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Case Study: ADS-B Inert and Alert for UAS Revisited

By Sarah Simpson / 15 Jul 2021
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uAvionix has revisited the whitepaper “Inert and Alert: Intelligent ADS-B for UAS NAS Integration: Concept of Operations” which outlined a concept which leveraged the safety benefits of ADS-B for Unmanned Aircraft Systems (UAS) without “overwhelming the spectrum”. In their latest release Christian Ramsey, President at uAvionix Corporation, discusses ADS-B with regards to surveillance verses safety and the benefits of Inert and Alert (I&A) for Unmanned Aerial Systems.

Read the full article here >>

Inert and Alert (I&A)

I&A is not a surveillance system. It’s not transmitting all the time. In fact, in most cases, it will never transmit at all. It’s not high power – it can be as low as 0.1W yielding a range of just 1-2 miles (exceeding most definitions of “Well Clear”). It’s not assigned a unique ICAO address tied to the airframe (a limited commodity), and very importantly – it’s not remote identification.

Think of Inert and Alert it like a car horn. It is a mostly dormant system that conditionally transmits only in the event of a safety issue, and then stops transmitting when the issue has cleared.

The paper addresses the 4 prevalent arguments concerning the use of I&A:

  • Argument 1: The FAA doesn’t want it, not now – not ever.
  • Argument 2: There aren’t enough unique ICAO addresses for drones.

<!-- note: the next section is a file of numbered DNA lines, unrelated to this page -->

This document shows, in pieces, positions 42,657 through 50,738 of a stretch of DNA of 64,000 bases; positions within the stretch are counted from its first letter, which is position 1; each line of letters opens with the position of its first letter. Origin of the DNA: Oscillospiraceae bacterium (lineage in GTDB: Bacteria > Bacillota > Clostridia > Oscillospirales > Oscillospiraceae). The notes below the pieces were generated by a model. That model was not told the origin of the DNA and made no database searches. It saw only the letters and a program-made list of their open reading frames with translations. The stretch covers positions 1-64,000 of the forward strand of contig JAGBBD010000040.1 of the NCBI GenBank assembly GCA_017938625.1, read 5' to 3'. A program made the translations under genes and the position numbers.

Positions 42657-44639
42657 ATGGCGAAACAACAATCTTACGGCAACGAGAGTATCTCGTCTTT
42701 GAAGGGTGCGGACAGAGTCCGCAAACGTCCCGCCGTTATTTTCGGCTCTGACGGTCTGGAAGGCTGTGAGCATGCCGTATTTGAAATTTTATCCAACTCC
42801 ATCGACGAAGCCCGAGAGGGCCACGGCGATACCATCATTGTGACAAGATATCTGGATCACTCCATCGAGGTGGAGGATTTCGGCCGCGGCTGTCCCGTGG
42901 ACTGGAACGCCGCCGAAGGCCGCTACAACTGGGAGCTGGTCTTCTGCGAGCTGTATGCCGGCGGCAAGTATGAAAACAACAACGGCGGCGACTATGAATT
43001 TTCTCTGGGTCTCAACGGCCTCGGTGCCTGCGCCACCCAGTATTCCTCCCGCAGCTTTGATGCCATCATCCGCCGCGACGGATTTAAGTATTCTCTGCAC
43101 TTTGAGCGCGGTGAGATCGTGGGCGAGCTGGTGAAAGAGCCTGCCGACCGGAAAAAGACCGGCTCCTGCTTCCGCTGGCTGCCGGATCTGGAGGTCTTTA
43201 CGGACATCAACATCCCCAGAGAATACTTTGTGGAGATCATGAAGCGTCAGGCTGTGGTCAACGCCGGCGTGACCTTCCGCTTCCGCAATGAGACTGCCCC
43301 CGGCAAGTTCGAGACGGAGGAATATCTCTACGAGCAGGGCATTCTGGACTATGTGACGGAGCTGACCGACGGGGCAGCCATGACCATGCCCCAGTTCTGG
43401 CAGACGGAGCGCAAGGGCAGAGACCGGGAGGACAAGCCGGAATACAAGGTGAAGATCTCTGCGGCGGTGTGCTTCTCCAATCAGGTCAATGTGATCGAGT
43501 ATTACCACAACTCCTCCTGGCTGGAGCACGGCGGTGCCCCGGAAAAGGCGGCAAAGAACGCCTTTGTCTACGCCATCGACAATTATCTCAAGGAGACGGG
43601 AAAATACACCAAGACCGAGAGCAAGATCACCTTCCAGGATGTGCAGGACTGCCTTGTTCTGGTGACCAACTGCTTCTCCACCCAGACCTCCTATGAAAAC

• Argument 3: Pilot or Controller overload due to too many “dots” on the screen.
  • Argument 4: Is there still a spectrum congestion problem?

What’s Next?

An I&A system is not meant for surveillance – it’s a safety system. The updates to 91.225 from the remote identification rule allow for an exemption of a UAS to not be “always on” – opening the door to a conditional transmission of ADS-B. This definitely opens the door for UAS operating under a flight plan, type certified UAS that will routinely operate beyond visual line of sight (BVLOS) and UAS that need I&A to operate safely in a designed area (the National Capitol Region, Class B or C airspace).

Read this article in full: ADS-B INERT and ALERT for UAS Revisited

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Posted by Sarah Simpson Specialising in digital copy Sarah is an experienced copywriter and researcher. Working with Unmanned Systems Technology Sarah has developed a passion for sourcing unique digital content and a talent for writing about the latest technical innovations in the unmanned sector. Connect & Contact